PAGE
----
Ancient embryo fossils point at land animal origins
South American paleontologists report they have discovered fossilized embryos of the oldest aquatic reptiles, lagoon-dwelling “mesosaurs” that lived about 280 million years ago.
Long sought, the embryo finds may push back by 90 million years the fossil record of live birth and hatchlings from soft-shelled eggs in reptiles that were ancestral to birds, dinosaurs and mammals. And they point to the role that egg evolution played in the move of animals from the seas to land.
“An amazing discovery, more spectacular because of the quality of preservation,” says paleontologist Graciela Piñeiro of Uruguay’s Facultad de Ciencias, who led the team that found the fossil mesosaurs, reported in the current Historical Biology journal. Mesosaurs were elongated galoots, crocodile-like reptiles almost five feet long that preyed on shrimp-like crustaceans. The fossil finds include an “exquisitely preserved” mesosaur embryo discovered in Uruguay — half-a-foot long but seemingly still coiled in an egg — and what resembles another such embryo carried by a pregnant female mesosaur, found in Brazil.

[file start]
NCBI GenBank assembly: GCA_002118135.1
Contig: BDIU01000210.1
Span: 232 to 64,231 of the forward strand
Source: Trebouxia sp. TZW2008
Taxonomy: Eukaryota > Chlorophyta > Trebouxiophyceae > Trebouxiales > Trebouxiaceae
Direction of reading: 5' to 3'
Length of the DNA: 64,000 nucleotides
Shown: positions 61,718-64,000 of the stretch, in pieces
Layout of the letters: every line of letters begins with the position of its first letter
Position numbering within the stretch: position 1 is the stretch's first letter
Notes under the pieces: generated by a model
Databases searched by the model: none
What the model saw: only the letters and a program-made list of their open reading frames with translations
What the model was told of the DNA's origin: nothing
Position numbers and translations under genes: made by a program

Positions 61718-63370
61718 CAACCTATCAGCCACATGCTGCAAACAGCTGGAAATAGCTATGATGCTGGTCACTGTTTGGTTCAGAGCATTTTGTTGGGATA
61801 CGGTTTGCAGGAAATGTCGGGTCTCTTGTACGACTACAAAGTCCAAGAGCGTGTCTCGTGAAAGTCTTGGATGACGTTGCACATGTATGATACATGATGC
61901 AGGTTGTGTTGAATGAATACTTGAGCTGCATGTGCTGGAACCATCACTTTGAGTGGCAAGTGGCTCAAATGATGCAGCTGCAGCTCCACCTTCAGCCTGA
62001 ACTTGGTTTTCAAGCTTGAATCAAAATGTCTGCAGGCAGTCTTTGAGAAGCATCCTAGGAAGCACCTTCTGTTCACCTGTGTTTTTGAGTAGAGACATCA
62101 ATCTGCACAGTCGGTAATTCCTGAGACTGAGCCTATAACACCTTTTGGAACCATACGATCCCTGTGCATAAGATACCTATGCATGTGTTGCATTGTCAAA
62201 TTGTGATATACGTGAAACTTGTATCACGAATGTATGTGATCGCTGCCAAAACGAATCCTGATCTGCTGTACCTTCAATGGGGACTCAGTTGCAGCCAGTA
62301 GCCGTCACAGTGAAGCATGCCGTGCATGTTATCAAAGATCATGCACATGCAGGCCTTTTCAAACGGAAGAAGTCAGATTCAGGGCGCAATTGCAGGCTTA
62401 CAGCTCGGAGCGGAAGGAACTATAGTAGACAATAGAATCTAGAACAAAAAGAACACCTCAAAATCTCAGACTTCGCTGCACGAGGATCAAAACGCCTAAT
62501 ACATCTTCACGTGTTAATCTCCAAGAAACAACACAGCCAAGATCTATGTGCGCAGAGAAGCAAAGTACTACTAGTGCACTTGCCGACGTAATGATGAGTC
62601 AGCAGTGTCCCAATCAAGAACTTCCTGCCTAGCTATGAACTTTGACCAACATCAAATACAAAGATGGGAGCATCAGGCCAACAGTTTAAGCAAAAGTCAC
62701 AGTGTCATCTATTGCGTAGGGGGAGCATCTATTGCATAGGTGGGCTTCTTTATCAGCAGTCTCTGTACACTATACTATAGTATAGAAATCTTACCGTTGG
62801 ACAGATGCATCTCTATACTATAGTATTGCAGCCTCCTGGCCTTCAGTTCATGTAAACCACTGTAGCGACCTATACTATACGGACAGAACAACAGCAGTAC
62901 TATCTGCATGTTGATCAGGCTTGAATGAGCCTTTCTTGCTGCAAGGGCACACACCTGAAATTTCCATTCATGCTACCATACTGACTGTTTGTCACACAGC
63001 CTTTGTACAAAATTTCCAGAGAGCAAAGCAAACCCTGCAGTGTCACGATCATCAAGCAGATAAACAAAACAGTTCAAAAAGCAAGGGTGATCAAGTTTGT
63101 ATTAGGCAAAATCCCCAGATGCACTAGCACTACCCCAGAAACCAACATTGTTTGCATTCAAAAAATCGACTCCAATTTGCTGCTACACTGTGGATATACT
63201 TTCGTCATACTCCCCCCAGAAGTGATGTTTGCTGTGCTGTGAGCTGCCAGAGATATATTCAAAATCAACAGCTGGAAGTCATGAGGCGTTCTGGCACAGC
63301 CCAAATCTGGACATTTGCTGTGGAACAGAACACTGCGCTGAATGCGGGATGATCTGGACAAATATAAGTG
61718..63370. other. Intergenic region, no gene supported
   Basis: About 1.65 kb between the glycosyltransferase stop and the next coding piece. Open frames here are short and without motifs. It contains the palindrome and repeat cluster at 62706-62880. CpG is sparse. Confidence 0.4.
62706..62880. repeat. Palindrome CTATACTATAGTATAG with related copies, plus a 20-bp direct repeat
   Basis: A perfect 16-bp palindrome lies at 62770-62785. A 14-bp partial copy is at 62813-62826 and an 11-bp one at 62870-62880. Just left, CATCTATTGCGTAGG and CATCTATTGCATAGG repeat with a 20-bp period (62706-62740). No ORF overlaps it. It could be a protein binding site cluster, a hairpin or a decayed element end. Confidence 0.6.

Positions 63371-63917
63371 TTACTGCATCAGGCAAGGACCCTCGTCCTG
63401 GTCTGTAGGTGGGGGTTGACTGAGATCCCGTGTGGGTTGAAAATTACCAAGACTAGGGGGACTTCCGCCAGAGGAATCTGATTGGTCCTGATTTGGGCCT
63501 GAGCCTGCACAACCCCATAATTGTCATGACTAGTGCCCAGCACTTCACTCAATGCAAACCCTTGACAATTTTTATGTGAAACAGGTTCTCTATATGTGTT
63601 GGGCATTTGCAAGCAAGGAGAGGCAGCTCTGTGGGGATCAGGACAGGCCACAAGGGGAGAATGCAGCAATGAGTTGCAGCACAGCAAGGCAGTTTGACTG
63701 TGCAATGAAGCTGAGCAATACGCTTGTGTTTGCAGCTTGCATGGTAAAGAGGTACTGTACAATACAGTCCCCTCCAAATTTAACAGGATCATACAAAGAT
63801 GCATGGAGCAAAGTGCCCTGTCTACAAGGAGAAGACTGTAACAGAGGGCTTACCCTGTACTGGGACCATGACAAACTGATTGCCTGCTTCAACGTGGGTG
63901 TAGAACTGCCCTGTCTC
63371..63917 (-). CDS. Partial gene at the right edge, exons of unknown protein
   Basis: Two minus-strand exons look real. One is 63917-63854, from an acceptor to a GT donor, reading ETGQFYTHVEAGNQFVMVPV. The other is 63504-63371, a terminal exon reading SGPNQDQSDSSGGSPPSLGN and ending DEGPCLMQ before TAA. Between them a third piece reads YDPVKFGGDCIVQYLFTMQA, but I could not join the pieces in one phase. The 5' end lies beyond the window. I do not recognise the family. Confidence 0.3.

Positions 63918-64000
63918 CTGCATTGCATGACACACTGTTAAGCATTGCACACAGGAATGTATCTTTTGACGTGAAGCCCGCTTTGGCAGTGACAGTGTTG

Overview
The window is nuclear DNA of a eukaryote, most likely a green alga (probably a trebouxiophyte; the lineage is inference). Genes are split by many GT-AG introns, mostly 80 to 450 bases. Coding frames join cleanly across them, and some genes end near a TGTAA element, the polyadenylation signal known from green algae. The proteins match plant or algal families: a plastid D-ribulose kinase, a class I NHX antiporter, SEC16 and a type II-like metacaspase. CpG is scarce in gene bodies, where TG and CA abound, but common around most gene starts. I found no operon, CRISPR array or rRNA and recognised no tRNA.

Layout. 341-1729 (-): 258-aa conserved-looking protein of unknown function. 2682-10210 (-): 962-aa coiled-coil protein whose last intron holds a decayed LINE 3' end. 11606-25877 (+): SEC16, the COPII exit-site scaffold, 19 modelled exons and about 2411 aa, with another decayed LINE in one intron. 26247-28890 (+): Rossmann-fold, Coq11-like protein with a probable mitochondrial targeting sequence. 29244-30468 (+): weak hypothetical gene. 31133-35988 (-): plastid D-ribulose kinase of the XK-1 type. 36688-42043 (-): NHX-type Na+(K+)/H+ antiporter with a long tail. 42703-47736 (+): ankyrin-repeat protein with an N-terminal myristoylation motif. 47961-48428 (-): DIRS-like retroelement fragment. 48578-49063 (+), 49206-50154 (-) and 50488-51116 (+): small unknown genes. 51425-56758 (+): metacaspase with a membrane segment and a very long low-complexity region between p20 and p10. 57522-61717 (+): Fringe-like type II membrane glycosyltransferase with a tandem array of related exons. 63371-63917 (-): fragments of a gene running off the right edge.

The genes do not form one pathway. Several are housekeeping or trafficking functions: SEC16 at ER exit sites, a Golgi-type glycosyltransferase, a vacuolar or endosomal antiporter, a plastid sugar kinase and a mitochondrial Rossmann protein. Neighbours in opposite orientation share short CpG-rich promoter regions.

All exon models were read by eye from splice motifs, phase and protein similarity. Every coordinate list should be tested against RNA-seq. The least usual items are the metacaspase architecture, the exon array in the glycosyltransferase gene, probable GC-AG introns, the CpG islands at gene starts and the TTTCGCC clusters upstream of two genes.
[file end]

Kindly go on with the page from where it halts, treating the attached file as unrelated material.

The finds raise at least two possibilities about how mesosaurs gave birth in their salty lagoons. The egg-like embryo suggests that they crawled on marsh land to lay their eggs shortly before they hatched. On the other hand, the seemingly pregnant mesosaur found in Brazil raises the possibility that the creatures may even have given birth to live young, which “hatched” from thin membranes encircling the eggs inside the females.
“We have to go back to the conquest of land by four-legged animals to explain why this is so very important,” says paleontologist Martin Sander of Germany’s University of Bonn, who was not part of the discovery team. “A final step in this transition was when eggs evolved to be deposited on dry land.”
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